Another random proposal came from a 49 year old Italian man (I was 20). He kept assuring me (or possibly himself) that at 5'2" he was exactly the same height as Napoleon. He took me aside one day and told me quite seriously that, though he would happily divorce his German wife for me, he couldnʼt divorce his Italian wife because she was Catholic. Oddly, I found myself able to turn this offer down as well.

None of these characters found their way into The Land Beyond Goodbye but there were others who sparked off ideas for the novel. There was the man who reputedly owned a goldmine and drank rum and milk; the handsome cattle station manager who always dressed in cream denim; the hirsute hermit who lived in a shack made of packing cases; and the policeman who dressed in shorts and rubber flip-flops and and helped out at the telephone exchange; there was also the story told of a man who had killed someone in the bar.

In addition to the wild stockmen and miners who came in from far outposts every weekend, that same bar sometimes hosted horses and wallabies, and on one occasion, a crocodile. But there were also the aboriginal men and women who were not allowed to enter the bar and could only be served flagons of red biddy from a counter in the outside wall.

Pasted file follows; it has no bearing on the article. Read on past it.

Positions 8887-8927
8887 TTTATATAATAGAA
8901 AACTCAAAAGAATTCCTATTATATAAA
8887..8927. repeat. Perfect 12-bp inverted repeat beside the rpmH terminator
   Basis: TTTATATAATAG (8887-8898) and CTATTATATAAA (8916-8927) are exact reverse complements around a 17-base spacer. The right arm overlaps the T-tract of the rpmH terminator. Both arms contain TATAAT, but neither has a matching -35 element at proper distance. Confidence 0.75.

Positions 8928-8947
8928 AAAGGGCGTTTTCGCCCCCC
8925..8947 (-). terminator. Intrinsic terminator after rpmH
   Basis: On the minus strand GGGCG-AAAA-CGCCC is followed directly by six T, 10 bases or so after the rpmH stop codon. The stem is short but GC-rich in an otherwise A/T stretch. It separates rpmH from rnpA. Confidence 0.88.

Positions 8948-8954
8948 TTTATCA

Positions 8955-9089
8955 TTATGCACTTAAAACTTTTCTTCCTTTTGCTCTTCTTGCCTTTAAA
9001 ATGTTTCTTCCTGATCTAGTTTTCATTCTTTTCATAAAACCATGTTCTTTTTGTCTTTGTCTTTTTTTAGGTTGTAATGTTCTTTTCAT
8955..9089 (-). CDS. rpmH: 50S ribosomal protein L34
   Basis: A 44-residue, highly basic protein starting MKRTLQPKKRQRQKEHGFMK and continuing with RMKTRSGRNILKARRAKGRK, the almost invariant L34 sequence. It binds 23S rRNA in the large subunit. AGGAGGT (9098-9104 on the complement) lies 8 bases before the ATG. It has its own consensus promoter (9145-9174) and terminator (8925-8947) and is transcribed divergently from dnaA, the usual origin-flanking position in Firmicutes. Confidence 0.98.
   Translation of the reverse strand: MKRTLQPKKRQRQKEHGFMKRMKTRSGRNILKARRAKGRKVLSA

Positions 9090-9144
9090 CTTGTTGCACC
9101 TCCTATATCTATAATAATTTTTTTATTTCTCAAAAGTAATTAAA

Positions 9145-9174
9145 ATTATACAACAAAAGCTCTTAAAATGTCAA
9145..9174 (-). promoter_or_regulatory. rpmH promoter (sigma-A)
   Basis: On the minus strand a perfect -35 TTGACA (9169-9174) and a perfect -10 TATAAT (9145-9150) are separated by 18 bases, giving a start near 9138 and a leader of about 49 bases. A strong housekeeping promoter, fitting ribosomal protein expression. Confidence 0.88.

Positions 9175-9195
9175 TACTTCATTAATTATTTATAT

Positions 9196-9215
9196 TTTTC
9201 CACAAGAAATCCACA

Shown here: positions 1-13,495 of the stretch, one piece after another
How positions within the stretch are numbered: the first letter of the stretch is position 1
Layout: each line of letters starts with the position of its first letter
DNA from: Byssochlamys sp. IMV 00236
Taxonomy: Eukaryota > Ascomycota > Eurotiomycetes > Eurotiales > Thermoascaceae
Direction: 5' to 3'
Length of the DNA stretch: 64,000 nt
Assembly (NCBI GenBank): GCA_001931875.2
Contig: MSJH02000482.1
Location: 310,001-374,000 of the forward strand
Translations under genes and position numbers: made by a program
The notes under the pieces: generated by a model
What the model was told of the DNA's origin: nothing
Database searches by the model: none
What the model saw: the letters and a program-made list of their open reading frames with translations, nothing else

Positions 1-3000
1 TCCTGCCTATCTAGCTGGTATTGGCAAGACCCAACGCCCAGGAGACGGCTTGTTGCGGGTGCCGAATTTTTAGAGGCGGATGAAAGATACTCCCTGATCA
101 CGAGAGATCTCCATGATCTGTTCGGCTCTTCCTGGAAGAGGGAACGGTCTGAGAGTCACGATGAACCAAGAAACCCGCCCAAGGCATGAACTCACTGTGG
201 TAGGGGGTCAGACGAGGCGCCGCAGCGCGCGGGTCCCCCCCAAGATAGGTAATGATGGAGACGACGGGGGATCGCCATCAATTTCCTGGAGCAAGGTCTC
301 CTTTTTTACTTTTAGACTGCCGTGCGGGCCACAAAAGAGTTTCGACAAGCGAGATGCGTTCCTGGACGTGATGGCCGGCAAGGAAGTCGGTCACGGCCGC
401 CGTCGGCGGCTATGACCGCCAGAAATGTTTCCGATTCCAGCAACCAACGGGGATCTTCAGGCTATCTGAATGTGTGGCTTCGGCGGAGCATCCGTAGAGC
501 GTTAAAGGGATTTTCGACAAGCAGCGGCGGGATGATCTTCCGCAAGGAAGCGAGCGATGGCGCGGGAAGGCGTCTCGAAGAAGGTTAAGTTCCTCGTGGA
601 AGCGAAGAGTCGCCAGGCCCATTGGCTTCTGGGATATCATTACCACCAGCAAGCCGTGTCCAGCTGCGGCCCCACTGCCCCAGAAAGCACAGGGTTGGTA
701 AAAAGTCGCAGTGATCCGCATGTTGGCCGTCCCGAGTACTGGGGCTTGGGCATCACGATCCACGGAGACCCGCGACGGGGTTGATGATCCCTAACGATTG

Though nothing in the book is true in the sense that it actually happened, all these various elements mingled together, fermented, and turned into The Land Beyond Goodbye. The title is taken from an old book about the history of Australia. I canʼt now remember which book I found this quote in and though Iʼve searched through everything Iʼve got, have been unable to track it down. If anyone knows the source, Iʼd love to hear from them.

Oh, and the sleazy lawyer isnʼt based on any of the wonderful solicitors I worked for in that dingy basement in Edinburgh, where it all started.



First published on Jo Reed's Blog
The Land Beyond Goodbye is available as an ebook from Amazon.

Friday, 2 September 2011

FREE short story: NOISES OFF

Here's another one I wrote for a women's magazine. Again, it's not my usual style.


It's the noises you miss. The sound of feet thundering up and down the stairs, of doors slamming, of music turned up far too loud. Did we listen to music that loud? I can't believe I ever did.
  It's the voices calling:
  'Mum, where's my clean shirt?'
  'Mum, can I go over to Angie's place?'
  'Oh Mum! I can't eat that. I'm on a diet!'
  It's the little sounds too. Noises in the night. The bathroom door opening and closing softly, then the crash as something is knocked over. It's the bleep of the computer. The tinny sound of music heard through headphones. The muted giggles.
  'Go to sleep!' I'd shout, knowing that would only make them giggle all the more.